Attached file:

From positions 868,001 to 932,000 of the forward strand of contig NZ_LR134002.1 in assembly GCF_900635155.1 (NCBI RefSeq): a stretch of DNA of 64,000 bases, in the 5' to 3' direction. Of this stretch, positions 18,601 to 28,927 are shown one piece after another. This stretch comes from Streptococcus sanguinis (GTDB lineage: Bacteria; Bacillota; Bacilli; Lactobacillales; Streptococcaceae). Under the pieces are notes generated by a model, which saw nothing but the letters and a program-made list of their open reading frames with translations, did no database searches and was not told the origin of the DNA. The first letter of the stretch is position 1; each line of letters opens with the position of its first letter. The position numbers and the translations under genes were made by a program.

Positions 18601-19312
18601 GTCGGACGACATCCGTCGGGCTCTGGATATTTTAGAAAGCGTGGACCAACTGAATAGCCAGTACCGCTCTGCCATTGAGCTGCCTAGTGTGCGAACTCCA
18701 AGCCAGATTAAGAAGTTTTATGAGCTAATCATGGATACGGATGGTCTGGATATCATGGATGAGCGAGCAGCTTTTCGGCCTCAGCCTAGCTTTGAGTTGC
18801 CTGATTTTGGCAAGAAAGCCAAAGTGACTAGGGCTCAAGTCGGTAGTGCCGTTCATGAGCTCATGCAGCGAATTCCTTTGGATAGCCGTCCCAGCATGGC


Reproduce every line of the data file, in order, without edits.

From positions 868,001 to 932,000 of the forward strand of contig NZ_LR134002.1 in assembly GCF_900635155.1 (NCBI RefSeq): a stretch of DNA of 64,000 bases, in the 5' to 3' direction. Of this stretch, positions 18,601 to 28,927 are shown one piece after another. This stretch comes from Streptococcus sanguinis (GTDB lineage: Bacteria; Bacillota; Bacilli; Lactobacillales; Streptococcaceae). Under the pieces are notes generated by a model, which saw nothing but the letters and a program-made list of their open reading frames with translations, did no database searches and was not told the origin of the DNA. The first letter of the stretch is position 1; each line of letters opens with the position of its first letter. The position numbers and the translations under genes were made by a program.

Positions 18601-19312
18601 GTCGGACGACATCCGTCGGGCTCTGGATATTTTAGAAAGCGTGGACCAACTGAATAGCCAGTACCGCTCTGCCATTGAGCTGCCTAGTGTGCGAACTCCA
18701 AGCCAGATTAAGAAGTTTTATGAGCTAATCATGGATACGGATGGTCTGGATATCATGGATGAGCGAGCAGCTTTTCGGCCTCAGCCTAGCTTTGAGTTGC
18801 CTGATTTTGGCAAGAAAGCCAAAGTGACTAGGGCTCAAGTCGGTAGTGCCGTTCATGAGCTCATGCAGCGAATTCCTTTGGATAGCCGTCCCAGCATGGC